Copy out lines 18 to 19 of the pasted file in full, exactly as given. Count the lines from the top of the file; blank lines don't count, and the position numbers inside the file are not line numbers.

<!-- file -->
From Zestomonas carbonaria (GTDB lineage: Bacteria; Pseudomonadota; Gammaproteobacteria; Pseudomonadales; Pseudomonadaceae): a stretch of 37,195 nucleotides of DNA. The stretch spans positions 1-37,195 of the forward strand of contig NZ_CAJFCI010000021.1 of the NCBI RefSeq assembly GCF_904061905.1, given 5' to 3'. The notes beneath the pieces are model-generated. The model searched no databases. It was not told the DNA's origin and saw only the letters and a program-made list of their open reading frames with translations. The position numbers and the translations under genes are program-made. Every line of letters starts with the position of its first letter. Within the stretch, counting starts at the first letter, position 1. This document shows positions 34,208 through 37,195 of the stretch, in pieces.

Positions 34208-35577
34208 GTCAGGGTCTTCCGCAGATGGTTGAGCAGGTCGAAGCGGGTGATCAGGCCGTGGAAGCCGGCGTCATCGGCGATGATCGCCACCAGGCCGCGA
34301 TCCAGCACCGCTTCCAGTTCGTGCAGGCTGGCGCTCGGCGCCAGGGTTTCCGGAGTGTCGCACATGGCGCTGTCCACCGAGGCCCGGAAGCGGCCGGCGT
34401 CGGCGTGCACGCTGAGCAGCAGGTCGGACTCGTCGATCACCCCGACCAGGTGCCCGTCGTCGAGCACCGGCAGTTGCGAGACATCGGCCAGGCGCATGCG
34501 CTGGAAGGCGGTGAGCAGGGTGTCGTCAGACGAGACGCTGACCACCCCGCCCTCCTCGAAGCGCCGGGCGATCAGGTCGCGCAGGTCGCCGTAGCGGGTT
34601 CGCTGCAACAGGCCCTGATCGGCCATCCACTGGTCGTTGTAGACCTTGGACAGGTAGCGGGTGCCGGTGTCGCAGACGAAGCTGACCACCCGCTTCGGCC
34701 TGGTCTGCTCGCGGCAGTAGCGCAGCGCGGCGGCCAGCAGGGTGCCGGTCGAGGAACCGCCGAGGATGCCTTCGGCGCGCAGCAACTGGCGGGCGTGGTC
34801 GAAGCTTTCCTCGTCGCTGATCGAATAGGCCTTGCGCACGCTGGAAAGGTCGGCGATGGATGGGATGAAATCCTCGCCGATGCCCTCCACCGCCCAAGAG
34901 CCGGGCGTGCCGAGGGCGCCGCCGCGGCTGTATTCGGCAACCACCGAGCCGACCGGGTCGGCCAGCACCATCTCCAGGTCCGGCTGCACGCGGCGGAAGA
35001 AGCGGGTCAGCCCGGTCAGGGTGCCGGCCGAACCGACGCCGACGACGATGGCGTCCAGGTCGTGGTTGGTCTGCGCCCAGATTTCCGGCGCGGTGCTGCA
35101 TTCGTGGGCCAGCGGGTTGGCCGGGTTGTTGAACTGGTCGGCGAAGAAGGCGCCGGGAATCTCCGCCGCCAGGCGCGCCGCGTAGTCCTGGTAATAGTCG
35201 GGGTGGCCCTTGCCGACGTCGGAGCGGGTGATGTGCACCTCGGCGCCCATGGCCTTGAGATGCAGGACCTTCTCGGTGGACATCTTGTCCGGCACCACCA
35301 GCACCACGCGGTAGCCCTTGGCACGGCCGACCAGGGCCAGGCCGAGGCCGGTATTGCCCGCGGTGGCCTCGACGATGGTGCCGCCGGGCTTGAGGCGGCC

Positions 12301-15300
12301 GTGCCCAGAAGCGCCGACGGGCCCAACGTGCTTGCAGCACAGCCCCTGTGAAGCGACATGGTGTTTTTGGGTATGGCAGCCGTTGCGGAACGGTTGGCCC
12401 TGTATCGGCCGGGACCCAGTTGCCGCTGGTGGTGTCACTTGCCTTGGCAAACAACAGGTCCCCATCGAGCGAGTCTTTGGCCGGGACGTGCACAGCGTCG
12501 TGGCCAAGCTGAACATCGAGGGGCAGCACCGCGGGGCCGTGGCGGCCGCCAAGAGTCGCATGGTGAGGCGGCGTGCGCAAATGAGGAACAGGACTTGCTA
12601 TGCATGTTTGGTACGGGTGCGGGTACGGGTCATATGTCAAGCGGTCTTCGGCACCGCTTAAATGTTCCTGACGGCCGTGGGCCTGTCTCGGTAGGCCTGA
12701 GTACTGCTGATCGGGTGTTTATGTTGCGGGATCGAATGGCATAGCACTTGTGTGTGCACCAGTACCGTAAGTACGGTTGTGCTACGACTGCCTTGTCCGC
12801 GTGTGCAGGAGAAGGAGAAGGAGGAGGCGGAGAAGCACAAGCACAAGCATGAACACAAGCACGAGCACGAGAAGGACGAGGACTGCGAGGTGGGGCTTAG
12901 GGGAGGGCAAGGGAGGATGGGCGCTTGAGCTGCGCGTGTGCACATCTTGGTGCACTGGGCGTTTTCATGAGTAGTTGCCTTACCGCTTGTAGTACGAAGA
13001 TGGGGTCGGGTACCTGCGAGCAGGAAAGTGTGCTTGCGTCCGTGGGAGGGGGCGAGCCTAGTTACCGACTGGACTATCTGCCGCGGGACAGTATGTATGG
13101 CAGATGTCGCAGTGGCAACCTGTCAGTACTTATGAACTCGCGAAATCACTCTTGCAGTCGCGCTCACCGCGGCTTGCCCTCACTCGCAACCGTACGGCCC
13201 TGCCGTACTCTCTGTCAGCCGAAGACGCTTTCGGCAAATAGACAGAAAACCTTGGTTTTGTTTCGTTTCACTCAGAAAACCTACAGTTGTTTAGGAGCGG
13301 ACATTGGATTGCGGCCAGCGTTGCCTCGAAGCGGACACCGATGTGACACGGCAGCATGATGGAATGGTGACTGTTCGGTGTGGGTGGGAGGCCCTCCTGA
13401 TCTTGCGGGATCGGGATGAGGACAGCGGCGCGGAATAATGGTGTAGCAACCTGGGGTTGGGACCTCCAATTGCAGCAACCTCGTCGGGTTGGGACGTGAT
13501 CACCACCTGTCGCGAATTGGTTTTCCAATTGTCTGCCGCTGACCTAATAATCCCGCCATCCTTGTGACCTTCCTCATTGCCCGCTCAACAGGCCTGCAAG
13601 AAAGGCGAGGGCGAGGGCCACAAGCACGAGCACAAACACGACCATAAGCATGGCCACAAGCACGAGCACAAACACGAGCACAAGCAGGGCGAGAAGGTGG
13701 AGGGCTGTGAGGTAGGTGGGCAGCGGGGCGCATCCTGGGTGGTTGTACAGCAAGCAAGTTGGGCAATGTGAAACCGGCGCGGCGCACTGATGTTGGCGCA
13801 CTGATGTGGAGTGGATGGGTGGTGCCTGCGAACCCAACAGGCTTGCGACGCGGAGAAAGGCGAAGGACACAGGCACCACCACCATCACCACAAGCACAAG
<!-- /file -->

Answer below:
12501 TGGCCAAGCTGAACATCGAGGGGCAGCACCGCGGGGCCGTGGCGGCCGCCAAGAGTCGCATGGTGAGGCGGCGTGCGCAAATGAGGAACAGGACTTGCTA
12601 TGCATGTTTGGTACGGGTGCGGGTACGGGTCATATGTCAAGCGGTCTTCGGCACCGCTTAAATGTTCCTGACGGCCGTGGGCCTGTCTCGGTAGGCCTGA